This new kid on the block is promoting the chocolates you can buy inside the shop she welcomes you into, but l wouldn’t suggest trying to bite her.


A statue that looks good enough to eat!

Tempting though she looks, with her Jane Austen styled appearance, she is NOT made of the edible stuff.


Go with the flow for Bath’s future.

Go with the flow for Bath’s future.

It’s amazing to think that six thousand Bathonians turned out to watch when the original fountain in Laura Place was switched on in the late 19th century.


In a city famous for its waters – both hot and cold – the intention then was to have fountains dotted throughout the city – including two either side of the Royal Crescent.


The report produced by Robert Delius.

Money and engineering problems nipped that idea in the watery bud but one local architect thinks it’s time the city considered reviving the idea and offering both residents and visitors a new and exciting visual way of celebrating the area’s unique gift of both hot and cold springs.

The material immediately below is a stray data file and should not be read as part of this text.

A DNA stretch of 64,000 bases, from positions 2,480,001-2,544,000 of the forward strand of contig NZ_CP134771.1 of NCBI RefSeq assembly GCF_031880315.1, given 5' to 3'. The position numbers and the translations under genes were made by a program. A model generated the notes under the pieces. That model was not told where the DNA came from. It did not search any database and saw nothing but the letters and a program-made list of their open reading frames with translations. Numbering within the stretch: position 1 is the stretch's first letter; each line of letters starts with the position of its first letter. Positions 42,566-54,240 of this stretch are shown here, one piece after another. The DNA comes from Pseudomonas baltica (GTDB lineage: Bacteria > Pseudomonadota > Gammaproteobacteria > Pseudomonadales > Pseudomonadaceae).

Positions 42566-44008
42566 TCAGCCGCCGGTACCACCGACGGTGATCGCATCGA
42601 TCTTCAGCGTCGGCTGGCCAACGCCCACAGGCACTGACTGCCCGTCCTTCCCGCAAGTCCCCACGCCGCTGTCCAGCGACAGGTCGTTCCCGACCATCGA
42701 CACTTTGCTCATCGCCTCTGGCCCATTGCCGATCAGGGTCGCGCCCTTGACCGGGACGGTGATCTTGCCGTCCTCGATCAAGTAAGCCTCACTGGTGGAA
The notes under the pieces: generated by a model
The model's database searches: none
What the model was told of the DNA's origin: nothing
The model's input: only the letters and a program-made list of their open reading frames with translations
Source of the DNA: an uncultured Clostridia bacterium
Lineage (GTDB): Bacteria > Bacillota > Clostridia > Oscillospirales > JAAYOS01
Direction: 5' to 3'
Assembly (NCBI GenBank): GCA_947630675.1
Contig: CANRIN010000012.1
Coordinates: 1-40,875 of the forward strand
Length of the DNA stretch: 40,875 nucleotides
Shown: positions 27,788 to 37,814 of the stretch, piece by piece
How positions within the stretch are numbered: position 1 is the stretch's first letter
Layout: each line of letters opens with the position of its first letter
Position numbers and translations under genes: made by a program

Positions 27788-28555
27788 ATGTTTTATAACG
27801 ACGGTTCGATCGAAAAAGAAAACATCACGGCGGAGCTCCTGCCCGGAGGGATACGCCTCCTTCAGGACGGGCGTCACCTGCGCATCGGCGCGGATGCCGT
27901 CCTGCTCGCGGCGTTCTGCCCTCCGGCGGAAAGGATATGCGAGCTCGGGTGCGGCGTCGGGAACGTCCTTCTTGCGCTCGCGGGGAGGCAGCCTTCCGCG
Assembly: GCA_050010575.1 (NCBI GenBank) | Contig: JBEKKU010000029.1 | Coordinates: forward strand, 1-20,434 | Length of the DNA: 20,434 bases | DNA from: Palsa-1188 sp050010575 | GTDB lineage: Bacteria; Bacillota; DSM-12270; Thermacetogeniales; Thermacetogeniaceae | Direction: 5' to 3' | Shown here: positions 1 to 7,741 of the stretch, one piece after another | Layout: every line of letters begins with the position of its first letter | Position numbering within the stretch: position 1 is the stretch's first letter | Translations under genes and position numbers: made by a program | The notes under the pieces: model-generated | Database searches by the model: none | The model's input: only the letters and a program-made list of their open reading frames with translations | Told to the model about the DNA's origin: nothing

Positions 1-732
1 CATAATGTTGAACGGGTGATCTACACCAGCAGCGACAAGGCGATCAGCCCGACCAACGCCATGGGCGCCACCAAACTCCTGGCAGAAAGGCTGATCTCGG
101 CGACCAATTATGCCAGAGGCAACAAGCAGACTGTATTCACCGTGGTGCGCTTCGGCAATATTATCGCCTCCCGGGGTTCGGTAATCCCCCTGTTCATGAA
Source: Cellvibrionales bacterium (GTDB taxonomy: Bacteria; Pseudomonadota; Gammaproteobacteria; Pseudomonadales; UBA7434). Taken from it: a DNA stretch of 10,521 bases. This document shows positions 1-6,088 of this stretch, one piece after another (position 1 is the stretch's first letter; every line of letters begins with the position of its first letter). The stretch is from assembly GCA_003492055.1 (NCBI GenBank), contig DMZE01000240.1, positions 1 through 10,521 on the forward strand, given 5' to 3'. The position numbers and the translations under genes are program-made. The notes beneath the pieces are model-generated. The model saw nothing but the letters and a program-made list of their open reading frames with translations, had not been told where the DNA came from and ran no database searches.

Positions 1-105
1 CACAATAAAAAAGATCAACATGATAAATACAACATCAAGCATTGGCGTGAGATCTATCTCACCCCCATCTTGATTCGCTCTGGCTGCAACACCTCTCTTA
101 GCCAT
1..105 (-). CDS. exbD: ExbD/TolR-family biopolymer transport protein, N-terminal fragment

Robert Delius is the author of ‘The Waters of Bath’ and an architect working for Stride Treglown.

Robert Delius – who works for Stride Treglown – has put together a 42 page report which he is circulating amongst interested parties and is letting Bath Newseum followers hear more about his proposal.


Couldn’t resist re-showing a fountain snippet from HTV’s architectural series on Bath – Set in Stone  – which l had the pleasure of presenting in the 1990’s – never realising l would end up living in this city. Five years come February 2017!


Those contact details again. To find out more about this proposal and add your comments. www.watersofbath.org and @watersofbath